this month’s naked eye tar­gets

There’s a wealth of win­ter won­ders to en­joy gaz­ing at this De­cem­ber

All About Space - - Contents -

The Pleiades and Hyades glis­ten in Tau­rus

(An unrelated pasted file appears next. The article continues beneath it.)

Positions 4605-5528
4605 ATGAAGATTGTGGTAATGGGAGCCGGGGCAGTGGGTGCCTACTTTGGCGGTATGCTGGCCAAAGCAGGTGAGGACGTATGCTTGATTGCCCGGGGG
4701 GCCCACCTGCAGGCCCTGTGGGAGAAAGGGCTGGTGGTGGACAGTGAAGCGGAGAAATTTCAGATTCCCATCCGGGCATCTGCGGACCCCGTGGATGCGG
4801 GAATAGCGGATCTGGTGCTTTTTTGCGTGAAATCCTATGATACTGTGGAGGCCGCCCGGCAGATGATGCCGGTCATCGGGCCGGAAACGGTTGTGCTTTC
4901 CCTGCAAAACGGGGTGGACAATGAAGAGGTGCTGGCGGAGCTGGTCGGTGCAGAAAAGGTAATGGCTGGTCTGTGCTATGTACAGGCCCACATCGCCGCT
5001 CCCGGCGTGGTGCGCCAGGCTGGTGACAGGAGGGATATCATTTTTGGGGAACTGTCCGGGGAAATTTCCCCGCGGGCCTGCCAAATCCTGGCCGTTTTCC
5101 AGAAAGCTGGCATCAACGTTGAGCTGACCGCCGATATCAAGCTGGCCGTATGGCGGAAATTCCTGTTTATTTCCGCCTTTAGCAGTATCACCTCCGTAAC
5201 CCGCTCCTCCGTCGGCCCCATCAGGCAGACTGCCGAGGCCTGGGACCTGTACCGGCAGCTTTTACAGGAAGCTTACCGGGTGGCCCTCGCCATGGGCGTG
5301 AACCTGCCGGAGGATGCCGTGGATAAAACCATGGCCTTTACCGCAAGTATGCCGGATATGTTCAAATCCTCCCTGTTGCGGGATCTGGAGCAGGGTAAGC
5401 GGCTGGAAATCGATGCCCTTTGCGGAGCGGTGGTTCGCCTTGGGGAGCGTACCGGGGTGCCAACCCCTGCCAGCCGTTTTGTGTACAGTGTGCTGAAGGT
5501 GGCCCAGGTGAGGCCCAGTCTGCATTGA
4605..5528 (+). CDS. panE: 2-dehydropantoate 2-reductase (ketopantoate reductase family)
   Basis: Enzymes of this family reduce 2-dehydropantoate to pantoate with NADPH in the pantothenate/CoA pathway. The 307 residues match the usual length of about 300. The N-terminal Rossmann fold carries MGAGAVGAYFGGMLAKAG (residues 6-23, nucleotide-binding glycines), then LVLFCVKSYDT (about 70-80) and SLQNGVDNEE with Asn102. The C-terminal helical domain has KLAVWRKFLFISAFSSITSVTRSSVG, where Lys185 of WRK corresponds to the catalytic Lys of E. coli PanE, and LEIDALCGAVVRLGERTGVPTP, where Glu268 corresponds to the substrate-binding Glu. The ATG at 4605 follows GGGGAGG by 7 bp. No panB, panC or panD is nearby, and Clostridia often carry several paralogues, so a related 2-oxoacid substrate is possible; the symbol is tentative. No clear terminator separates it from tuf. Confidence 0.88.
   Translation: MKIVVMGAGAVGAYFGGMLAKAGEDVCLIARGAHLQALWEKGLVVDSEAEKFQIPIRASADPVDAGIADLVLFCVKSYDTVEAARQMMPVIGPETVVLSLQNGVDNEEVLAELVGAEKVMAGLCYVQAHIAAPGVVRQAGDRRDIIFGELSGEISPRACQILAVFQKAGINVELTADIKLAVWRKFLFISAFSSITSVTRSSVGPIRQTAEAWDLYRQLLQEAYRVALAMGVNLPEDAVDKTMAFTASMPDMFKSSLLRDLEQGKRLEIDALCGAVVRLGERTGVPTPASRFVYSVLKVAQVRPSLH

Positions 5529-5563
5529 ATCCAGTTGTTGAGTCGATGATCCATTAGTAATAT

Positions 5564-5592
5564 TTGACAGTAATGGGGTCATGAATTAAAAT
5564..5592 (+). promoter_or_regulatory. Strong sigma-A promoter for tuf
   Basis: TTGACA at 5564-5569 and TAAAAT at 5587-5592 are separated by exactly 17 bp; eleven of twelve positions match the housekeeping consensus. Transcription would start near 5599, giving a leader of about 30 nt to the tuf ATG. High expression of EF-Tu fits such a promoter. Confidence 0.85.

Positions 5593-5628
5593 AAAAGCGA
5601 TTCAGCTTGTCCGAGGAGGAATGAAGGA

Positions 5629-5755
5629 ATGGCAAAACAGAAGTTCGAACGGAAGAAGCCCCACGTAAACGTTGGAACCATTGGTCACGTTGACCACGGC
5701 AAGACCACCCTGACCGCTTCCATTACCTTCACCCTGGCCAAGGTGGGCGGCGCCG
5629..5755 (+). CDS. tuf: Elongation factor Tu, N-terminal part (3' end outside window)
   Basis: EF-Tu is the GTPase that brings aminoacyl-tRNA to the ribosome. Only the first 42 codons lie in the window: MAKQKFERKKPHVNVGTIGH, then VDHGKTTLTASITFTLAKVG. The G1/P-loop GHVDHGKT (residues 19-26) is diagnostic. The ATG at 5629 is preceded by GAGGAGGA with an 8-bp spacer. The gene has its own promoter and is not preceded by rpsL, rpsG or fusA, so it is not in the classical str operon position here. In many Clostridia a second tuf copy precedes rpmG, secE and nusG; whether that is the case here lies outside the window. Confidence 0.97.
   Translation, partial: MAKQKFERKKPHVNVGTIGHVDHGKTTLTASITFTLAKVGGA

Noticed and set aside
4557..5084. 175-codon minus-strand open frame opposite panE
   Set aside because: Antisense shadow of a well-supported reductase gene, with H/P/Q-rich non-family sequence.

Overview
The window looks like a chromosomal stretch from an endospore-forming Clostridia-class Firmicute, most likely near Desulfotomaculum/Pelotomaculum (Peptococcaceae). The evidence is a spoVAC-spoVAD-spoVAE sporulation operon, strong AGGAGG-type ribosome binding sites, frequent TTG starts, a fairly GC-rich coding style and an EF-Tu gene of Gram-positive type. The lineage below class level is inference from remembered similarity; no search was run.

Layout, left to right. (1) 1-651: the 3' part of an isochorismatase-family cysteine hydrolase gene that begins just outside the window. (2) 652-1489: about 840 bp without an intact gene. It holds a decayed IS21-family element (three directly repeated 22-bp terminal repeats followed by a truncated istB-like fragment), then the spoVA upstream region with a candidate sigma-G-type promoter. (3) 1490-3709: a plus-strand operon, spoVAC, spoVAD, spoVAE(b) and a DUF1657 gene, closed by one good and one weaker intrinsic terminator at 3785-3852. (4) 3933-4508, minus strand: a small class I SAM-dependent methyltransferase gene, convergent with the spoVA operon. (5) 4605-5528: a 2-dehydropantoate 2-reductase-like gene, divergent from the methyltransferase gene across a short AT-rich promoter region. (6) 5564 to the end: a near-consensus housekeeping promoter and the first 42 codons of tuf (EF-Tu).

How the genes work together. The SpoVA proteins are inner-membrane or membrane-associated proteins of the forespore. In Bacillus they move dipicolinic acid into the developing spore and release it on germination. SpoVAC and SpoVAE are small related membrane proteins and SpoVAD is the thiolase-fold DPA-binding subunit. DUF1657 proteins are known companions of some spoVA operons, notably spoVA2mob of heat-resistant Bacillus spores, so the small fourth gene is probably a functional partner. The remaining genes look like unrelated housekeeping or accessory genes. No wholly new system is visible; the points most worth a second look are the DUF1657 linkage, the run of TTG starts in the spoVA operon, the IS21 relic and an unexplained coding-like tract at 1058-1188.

Betel­geuse (Al­pha Ori­o­nis) Betel­geuse is a red su­per­giant star 650-times wider than our own Sun. Shin­ing at mag­ni­tude 0.56 it is the 9th-bright­est star in the sky and lies 500 light years away. As­tronomers have pre­dicted that it will ex­plode as a su­per­nova one day, and will then shine brighter than the Moon. Orion Ne­bula (M42) Prob­a­bly the most fa­mous ne­bula in the whole sky, Messier 42 is an enor­mous cloud of dust and glow­ing gas 1,400 light years from Earth. This stel­lar nurs­ery can be seen with the naked eye alone, but is a beau­ti­ful sight in binoc­u­lars and small tele­scopes. Pleiades (Messier 45)One of the most fa­mous and loved star clus­ters in the sky, the Pleiades is also known as the ‘Seven Sis­ters‘ be­cause its seven bright­est stars can be seen with the naked eye and form a ‘mini Dip­per’ shape. Binoc­u­lars re­veal it con­tains hun­dreds of glit­ter­ing blue-white stars. Hyades (Melotte 25)This dis­tinc­tive v-shaped star clus­ter – rep­re­sent­ing the horns of Tau­rus, the Bull – is ob­vi­ous to the naked eye. It has five naked-eye stars but con­tains sev­eral hun­dred in to­tal. The bright-red star Alde­baran is not a mem­ber of the clus­ter, it just lies in its di­rec­tion as seen from Earth. Rigel (Beta Ori­o­nis)A blue-white su­per­giant star 8,600 light years from Earth, mag­ni­tude 0.28 Rigel is the 7th-bright­est star in the sky and is di­ag­o­nally op­po­site ruddy Betel­geuse. It is an amaz­ing 40,000-times more lu­mi­nous than our own Sun. Through binoc­u­lars it looks like a sparkling di­a­mond.OrionTau­rusAuriga

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